Seal the container with a plastic bag or sheet and secure the plastic with a string or rubber band. Care for the cuttings as usual. You don’t need to water them, though, as the plastic will keep the soil moist for a few weeks.
Once you see new roots in about a month, you can remove the plastic covering and start watering the plant.
Care After Rooting
Follow the guidelines above related to soil, temperature, watering, and light to care for the plant. Fertilizing the plant every month promotes healthy growth.
To fertilize the plant, take about 1/2 teaspoon of water-soluble fertilizer and add it to a gallon of water. Mix it well and feed this mixture to the plant. Once the plant matures, fertilize every other week during the spring and summer months and once every month during autumn and winter.
Spider mites and mealybugs are a few pests commonly seen on wandering jews. If you see any on your plant, rinse them off with water and spray the plant with insecticidal soap or rubbing alcohol more often to keep them at bay.
After about a year, the plant may begin to look leggy and drop leaves near the base of the stems. At this stage, take cuttings from healthy branches and plant them near the aging plant in the same container. Do the same if you see root rot.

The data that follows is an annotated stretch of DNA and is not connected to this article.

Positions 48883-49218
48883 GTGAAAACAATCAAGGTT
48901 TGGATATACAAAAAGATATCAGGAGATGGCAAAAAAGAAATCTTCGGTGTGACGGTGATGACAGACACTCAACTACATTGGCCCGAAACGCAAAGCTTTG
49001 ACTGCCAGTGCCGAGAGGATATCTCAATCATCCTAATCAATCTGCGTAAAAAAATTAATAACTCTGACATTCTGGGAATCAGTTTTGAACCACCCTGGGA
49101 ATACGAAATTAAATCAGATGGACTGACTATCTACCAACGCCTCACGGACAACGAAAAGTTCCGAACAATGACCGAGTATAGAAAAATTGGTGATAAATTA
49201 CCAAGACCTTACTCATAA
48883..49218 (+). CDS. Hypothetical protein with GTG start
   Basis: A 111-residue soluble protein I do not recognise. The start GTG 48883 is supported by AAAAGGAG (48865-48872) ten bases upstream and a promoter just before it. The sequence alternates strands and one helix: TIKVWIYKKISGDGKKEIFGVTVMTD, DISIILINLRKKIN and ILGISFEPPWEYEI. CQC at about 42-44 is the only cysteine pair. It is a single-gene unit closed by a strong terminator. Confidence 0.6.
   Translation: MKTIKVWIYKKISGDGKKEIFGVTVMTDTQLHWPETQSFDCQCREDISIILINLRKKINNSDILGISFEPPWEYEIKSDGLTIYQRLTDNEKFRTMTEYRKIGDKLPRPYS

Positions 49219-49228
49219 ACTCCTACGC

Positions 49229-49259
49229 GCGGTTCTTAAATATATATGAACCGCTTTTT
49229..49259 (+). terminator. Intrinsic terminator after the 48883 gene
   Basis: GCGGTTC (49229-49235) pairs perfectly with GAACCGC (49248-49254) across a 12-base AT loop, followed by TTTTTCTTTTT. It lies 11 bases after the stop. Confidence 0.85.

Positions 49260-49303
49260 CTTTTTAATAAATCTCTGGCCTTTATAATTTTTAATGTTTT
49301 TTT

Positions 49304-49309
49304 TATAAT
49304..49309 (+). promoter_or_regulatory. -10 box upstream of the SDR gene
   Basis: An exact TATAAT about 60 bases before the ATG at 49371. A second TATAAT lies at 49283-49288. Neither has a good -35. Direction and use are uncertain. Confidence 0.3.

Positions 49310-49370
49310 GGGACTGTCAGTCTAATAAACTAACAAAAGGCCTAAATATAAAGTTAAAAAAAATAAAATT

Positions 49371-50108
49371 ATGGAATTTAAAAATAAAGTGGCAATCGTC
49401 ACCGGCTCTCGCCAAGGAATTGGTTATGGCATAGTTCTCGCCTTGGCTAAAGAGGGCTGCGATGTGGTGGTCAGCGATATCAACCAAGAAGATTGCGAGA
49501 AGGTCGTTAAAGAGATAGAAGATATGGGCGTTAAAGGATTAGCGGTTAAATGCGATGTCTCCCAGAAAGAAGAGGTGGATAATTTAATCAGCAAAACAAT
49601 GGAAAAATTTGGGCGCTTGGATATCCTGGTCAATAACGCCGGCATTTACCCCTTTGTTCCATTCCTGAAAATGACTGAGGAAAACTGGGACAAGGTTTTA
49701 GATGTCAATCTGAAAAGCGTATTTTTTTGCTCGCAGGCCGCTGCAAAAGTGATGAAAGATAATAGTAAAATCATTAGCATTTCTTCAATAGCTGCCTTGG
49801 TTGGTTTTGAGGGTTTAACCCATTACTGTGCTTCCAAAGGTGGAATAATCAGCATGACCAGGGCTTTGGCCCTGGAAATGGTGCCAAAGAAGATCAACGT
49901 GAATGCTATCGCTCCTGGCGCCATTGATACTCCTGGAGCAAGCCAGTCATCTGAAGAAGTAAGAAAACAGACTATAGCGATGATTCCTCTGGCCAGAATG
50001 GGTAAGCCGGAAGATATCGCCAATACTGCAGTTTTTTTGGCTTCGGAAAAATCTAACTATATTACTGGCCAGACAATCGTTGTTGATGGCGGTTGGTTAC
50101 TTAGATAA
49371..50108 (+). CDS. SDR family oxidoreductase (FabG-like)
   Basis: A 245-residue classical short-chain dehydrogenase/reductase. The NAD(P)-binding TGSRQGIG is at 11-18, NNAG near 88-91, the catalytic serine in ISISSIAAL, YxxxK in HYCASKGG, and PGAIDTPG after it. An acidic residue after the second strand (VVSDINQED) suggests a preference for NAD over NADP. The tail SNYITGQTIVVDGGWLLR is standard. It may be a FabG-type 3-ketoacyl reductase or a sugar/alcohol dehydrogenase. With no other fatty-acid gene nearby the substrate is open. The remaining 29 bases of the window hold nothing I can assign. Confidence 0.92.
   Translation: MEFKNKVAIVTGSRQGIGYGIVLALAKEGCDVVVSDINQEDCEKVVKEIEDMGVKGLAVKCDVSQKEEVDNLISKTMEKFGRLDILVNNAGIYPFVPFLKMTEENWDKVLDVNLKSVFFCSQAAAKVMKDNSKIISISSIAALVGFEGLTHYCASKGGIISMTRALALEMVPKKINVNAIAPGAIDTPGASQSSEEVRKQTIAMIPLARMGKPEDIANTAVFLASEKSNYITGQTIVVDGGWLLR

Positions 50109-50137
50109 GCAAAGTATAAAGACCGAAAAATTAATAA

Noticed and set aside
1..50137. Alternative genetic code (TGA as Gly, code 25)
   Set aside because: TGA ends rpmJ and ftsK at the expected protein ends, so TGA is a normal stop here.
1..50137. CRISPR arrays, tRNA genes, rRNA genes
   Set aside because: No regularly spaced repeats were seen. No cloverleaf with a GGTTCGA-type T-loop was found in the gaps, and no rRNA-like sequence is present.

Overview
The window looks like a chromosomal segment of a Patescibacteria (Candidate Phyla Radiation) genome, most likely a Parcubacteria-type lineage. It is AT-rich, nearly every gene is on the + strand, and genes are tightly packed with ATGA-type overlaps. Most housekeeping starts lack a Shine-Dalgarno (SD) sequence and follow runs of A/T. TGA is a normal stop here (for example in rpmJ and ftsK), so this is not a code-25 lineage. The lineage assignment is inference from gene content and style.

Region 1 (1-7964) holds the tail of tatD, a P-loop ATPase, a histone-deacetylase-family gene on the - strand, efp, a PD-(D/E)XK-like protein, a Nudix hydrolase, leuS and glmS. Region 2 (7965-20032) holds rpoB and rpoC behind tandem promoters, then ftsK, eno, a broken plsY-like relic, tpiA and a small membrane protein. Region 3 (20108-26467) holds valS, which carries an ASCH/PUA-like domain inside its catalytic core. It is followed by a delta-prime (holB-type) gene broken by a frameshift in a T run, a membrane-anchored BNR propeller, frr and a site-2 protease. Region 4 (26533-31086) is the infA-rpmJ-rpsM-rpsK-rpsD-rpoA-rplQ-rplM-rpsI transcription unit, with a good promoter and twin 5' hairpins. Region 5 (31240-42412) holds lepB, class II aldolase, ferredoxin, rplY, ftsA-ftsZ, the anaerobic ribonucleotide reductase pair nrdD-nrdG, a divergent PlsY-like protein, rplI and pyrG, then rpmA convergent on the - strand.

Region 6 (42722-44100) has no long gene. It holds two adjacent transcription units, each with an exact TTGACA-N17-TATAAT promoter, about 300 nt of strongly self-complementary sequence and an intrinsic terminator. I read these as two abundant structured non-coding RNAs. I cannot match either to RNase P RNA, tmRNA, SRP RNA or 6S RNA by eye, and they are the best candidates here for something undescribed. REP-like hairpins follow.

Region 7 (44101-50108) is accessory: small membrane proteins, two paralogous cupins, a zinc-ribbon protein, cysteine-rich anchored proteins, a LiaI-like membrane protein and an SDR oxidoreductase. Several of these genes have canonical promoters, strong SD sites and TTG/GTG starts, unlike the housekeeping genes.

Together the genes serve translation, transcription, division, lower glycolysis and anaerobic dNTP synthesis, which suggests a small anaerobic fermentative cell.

Remove discolored, dried, brown, and crispy leaves regularly.
Are They Easy to Propagate?
Wandering jews are incredibly hardy and adapt well to different humidity levels and conditions, making them easy to propagate. Just a little care is all they need.
Can You Propagate Wandering Jew from a Leaf?
A leaf node is all it takes to propagate the wandering jew. Simply cut off a healthy stem at the leaf node and plant it in a pot, as outlined earlier.
Why Is My Wandering Jew So Leggy?
Despite your best efforts, your wandering jew will naturally grow spindly and leggy after a few years, as the plant has a short lifespan of 2 to 3 years. In this case, take a few cuttings from healthy branches and plant them in the same container or another one.
However, if your plant is not even a year old, the leggy growth may be due to insufficient water or light. Place the plant in an area with more sunlight, water it a bit more often, and see the difference after a week or so.